shaileshonJuly 25, 2013

Assuming that you've found an interesting business problem to solve:

1. Write a list of desired features. Next, prioritize those features.

2. Write brief functional specifications for features of highest priority.

3. Decide on how you want to use the software stacks for different tiers, e.g.

   Browser - Bootstrap or Zurb, AngularJS

Server stack - node.js, Ruby, Python

Database - MySQL, Postgres

These examples are sketchy, just to give a feel of things.

4. Research any libraries that automatically handle common functional units, such as authentication and authorization, analytics et al.

5. Some functional units might be implemented more easily by gluing together services. E.g. using New Relic for deep application monitoring, Twilio for cloud communications.

6. Design and implement all functional units.

7. Profit!

8. Write a Thank you HN note, :)

One should do this exercise for a "toy" application like "To Do List" first. It helps remarkably when we go about building serious stuff.

1. Code Complete by Steve McConnell - worth at least skimming it.

2. Design Patterns by Erich Gamma et al

Also, definitely have a look at Peter Norvig's slides:

3. About Face 3: The Essentials of Interaction Design by Alan Cooper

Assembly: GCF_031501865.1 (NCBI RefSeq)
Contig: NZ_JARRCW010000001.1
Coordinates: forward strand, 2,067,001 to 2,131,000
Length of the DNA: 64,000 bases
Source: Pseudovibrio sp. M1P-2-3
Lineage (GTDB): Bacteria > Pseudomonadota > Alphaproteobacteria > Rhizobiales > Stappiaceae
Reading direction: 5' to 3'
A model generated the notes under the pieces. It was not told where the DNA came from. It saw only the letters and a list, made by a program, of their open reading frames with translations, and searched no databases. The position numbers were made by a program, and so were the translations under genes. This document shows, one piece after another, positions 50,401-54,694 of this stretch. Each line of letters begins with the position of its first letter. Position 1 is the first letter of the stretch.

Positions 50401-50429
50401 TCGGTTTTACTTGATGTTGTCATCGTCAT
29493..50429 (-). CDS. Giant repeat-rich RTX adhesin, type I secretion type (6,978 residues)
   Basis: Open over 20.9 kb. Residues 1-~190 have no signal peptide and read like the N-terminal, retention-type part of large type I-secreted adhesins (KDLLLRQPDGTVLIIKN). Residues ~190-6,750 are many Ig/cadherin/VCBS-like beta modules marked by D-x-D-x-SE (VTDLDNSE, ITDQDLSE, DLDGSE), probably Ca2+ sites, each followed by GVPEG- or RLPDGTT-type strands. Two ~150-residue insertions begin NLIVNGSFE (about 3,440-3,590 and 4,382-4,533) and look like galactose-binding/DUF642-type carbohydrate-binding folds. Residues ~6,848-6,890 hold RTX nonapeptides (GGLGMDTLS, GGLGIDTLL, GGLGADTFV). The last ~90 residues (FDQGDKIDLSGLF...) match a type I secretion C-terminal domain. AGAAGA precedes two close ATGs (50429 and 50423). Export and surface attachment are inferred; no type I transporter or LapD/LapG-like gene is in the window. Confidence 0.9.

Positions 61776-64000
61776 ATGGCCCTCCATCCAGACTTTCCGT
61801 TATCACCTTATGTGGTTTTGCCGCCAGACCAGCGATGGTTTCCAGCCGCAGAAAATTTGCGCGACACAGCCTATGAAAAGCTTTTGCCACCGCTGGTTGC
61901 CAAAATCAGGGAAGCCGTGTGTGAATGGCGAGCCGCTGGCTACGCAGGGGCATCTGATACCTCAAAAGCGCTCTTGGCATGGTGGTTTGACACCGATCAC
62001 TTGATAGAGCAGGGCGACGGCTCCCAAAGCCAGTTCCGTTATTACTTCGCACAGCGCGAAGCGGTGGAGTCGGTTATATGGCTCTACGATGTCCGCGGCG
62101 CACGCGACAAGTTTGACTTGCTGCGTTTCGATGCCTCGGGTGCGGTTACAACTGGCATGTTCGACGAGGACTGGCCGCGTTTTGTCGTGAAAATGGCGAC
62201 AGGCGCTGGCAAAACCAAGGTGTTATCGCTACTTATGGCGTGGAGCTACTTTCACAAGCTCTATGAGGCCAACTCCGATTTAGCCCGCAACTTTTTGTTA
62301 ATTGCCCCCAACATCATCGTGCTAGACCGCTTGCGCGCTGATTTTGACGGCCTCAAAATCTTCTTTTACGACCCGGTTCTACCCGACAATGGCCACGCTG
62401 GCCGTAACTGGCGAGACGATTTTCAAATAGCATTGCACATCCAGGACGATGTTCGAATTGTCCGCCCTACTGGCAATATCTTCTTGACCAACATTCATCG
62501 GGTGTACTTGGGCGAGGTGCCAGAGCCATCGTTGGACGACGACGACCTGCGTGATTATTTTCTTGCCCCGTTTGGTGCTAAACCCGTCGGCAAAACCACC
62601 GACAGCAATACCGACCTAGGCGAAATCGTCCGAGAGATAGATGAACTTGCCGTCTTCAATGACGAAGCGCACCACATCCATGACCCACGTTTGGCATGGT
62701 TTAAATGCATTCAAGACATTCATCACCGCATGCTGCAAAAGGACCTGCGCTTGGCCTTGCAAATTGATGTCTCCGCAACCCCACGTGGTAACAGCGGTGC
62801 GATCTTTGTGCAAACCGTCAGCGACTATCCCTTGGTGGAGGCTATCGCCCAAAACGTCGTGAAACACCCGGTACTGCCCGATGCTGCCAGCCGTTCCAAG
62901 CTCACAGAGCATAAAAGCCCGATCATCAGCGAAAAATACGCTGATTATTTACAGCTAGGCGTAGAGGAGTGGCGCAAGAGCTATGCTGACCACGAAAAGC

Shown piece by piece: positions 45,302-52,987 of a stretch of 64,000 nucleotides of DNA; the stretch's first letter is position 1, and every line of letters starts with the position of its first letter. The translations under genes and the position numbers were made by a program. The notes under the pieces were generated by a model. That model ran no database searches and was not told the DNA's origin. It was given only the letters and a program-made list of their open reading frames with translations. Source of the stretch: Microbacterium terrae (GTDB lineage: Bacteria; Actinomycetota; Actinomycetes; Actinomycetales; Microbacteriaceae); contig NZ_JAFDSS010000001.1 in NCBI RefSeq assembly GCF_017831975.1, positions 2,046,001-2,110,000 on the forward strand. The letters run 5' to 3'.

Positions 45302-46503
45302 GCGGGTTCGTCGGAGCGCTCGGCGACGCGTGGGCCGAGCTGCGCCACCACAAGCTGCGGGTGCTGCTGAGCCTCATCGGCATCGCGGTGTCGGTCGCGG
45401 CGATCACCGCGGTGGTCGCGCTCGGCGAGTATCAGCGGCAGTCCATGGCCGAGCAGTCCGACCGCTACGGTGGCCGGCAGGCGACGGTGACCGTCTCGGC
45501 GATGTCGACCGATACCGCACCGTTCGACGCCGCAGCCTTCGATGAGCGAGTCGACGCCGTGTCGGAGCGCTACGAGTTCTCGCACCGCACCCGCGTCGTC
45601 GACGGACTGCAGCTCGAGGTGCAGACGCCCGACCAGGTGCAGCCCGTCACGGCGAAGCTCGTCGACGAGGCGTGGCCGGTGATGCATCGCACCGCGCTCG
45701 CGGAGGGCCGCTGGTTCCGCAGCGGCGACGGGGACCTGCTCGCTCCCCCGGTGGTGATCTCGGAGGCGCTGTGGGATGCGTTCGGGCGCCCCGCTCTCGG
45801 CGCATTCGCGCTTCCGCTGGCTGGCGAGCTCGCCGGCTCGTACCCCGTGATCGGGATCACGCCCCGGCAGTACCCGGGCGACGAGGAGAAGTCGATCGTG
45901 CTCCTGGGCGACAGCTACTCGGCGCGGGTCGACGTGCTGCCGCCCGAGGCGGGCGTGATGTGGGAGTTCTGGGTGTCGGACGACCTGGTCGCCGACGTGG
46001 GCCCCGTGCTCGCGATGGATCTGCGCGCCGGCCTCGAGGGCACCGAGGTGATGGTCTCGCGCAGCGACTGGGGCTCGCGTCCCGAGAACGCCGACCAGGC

4. Writing Effective Use Cases by Alistair Cockburn

1. Obviously, HN, :)

2. http://highscalability.com/

It may look like a huge undertaking, but it really isn't. A quote from Michael Abrash seems appropriate here, "Winning a hard race prepares us for the next harder one."

This is just top of the mind; hope this helps.

Good luck.

Edit: formatting.

JareonJuly 8, 2013

It's what the book /says/, but in practice it's not what the book /encourages/: a bit like alcohol or sports car TV ads, which all say "drink/drive responsibly". Your own introduction suggests patterns as a cure for bad design and architecture:

"I started trying to find books about how to organize programs. Fast-forward several years and a friend hands me a new book: Design Patterns: Elements of Reusable Object-Oriented Software. Finally! The book I’d been looking for since I was a teenager."

"But the architecture that this brilliant code hung from was often an afterthought. [...] if they ever cracked open Design Patterns at all, never got past Singleton."

I'm sure most cases of badly architected code you have ran into were caused by insufficient time and/or attention devoted to design and architecture. Now the question is, do you think if these coders had the same time/attention but knew patterns, the result would be better? How would it compare to these same coders without patterns but with more time/attention?

In that sense, metaphor alert a book of design patterns is to programming what a dictionary is to writing: useful, but mostly orthogonal to the quality of the output.

jrochkind1onJune 22, 2015

Design Patterns: Elements of Reusable Object-Oriented Software http://www.amazon.com/Design-Patterns-Elements-Reusable-Obje...

Practical Object-Oriented Design in Ruby by Sandi Metz. http://www.poodr.com/

mynegationonFeb 25, 2011